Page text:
March 10, 2020 at 6:09 am EDT | by John Paul King
Dekkoo’s ‘Stranger Hearts’ a sensitive look at interconnected queer lives
Amo and Qua Robertson Harper in “Stranger Hearts” (Image courtesy of Dekkoo)

“Stranger Hearts,” a new original series from queer streaming Network Dekkoo, is set to launch this weekend.

Created by filmmaker Kevin James Thornton (“How To Get From Here To There”), and described by the network as “thoughtful, sexy and deeply heartfelt,” it follows three queer characters from wildly different backgrounds, played by Amo (MTV’s “The Challenge”, “The Real World: Go Big or Go Home,” musician Matt Moran, and newcomer Qua Robertson Harper.

The series seeks to illuminate the connections that bind the diverse, disparate LGBTQ community together though the stories of three people whose lives are intertwined, although they don’t know it – yet.

In the first two episodes, we meet each of them: Andre, a shy young African-American man who lives with his mother and is struggling with his sexual identity; Luka, a gender non-conforming photographer who is broke and out of work to find a job; and Billy, a smooth-taking media mogul who runs an understaffed empire by day while cruising the leather bars at night.

The series introduces them briskly but succinctly in its debut chapter. Luka’s melancholy internal musings on turning 30 serve as narration while we follow the three through a day in their lives, each of them somehow trapped – knowingly or not – in a life that seems unsustainable for them. By the end of the first brief, introspective episode, we get the sense that something is about to break.

It’s in the second entry that the wheels begin to be set in motion; Andre’s mom finds his secret stash of gay porn, Luka’s fruitless job search leads him to make a desperate decision, and Billy faces a health crisis that will force him to change everything about his life.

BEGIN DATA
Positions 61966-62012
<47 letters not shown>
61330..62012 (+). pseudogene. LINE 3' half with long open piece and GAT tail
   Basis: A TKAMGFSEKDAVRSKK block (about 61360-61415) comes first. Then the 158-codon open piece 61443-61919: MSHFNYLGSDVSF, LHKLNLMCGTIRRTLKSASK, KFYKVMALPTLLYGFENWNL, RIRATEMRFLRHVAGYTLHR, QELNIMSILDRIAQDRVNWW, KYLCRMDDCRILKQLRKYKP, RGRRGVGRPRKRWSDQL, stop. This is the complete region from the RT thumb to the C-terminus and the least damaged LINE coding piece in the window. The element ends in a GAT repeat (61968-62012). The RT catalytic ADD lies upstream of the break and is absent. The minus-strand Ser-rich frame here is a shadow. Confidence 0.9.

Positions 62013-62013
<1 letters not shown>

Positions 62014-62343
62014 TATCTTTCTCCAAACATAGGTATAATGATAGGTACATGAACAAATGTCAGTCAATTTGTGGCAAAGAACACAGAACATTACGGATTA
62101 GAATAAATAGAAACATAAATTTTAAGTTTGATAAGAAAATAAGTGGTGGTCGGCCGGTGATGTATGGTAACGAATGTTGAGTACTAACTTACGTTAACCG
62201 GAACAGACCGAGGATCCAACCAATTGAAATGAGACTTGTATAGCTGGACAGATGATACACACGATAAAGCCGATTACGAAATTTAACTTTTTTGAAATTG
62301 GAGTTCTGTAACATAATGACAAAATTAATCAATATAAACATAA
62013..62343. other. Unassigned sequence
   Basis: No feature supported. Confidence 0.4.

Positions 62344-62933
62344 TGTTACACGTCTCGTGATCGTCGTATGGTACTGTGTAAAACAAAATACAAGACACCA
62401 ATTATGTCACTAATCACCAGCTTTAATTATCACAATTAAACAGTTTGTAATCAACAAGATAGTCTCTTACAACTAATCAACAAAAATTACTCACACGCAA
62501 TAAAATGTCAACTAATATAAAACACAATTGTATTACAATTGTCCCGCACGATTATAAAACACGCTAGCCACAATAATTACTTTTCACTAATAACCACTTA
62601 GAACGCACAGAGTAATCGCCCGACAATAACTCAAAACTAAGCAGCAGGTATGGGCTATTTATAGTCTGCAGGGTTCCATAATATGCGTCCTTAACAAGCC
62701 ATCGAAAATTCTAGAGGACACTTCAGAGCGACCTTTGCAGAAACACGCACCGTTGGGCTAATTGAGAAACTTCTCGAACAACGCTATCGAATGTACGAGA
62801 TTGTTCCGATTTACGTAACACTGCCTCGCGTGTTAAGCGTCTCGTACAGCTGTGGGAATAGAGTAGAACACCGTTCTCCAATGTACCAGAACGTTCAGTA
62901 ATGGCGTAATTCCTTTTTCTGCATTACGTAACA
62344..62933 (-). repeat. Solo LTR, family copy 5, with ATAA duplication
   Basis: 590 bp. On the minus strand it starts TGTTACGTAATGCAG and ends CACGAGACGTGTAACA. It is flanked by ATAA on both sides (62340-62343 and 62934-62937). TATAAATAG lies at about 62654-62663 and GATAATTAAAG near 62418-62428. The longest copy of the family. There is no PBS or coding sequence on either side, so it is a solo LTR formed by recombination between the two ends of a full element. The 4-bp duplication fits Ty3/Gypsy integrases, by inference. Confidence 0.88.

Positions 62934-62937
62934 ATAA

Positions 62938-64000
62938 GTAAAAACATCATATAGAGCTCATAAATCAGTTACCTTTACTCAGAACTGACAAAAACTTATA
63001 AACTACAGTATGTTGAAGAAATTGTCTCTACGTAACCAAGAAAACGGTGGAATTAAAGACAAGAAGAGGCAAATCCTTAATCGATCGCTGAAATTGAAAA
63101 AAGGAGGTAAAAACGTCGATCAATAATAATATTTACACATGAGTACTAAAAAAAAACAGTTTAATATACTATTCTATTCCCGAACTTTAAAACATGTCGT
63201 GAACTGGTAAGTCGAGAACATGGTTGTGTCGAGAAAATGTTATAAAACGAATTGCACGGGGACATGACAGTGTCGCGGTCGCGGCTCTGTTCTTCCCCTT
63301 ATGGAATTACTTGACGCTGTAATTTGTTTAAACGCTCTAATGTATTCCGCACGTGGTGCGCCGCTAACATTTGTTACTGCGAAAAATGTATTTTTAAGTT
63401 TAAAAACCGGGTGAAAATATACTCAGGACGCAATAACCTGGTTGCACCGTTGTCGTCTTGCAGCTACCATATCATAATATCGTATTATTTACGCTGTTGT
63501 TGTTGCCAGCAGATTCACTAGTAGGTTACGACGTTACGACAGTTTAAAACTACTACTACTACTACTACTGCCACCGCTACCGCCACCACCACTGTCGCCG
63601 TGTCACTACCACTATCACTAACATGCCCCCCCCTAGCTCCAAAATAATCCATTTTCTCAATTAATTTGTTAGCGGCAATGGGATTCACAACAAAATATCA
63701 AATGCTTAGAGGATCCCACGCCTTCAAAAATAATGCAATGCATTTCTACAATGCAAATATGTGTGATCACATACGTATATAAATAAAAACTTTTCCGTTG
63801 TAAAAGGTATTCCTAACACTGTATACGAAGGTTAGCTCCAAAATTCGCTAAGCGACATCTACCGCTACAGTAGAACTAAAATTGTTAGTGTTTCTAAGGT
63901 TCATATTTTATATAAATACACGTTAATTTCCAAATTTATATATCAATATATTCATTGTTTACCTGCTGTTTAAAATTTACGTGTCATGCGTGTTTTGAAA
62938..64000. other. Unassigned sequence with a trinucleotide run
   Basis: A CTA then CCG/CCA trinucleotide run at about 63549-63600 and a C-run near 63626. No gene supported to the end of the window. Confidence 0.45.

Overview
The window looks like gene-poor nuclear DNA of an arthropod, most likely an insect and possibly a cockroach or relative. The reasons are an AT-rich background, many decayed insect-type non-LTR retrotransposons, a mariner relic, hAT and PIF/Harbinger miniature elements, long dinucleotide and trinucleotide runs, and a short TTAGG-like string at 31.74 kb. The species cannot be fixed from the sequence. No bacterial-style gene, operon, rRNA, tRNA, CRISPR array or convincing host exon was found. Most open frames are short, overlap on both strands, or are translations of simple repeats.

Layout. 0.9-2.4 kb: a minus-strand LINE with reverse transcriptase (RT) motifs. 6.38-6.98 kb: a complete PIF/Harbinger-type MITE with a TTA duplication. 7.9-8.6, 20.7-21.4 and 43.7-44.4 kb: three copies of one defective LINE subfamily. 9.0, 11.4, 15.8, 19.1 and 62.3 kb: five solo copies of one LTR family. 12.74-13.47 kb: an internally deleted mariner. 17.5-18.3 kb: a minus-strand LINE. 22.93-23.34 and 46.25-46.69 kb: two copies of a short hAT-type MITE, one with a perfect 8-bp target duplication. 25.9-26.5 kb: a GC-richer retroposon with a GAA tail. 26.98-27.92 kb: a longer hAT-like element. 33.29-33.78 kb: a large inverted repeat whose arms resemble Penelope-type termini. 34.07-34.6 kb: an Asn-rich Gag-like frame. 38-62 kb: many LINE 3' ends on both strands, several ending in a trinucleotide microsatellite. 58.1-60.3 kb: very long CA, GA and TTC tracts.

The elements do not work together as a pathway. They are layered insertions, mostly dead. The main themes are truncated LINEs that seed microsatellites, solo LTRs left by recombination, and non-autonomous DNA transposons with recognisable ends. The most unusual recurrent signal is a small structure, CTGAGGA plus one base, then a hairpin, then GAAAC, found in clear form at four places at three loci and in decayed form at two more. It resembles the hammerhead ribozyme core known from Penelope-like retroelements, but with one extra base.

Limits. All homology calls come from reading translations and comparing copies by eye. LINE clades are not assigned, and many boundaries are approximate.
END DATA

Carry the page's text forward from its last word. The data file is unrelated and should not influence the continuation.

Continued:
It’s to creator Thornton’s credit that his show packs a lot of information into its first two installments and yet never seems strained or rushed. It reveals the details through careful, quiet observation rather than expository dialogue, and it flows smoothly through a documentarian cinematic style that is enhanced by the authenticity of its performances.

That authenticity is further bolstered by the casting; the three leading players are not the kind of ripped, cookie-cutter hunks that often grace queer stories on the screen, but actors that look like “real people.” That’s not to say they’re not just as attractive; indeed, the series, which looks in its early installments to be aiming for a welcome self- and sex-positive approach in its depiction of gay life, offers proof (if any were really needed) that “real people” are just as sexy as any magazine cover fitness model fantasy – and maybe even more so.

“Stranger Hearts” enters a market that is increasingly loaded with new LGBTQ content, and it might be easily overlooked in the sea of bigger titles from bigger networks with bigger stars – but it deserves not to be. It gives us an up-close, slice-of-life look at queer experience that not only avoids cliché, but delivers an affirming message while treating all of its characters with empathy and sensitivity.

The first five-episode season of “Stranger Hearts” will be available on Dekkoo beginning March 12, via iTunes, Google Play, Xbox, AppleTV, Xfinity X1 and Roku.  In the U.S. and U.K., Dekkoo is also available via Prime Channels.

You can watch the trailer below.

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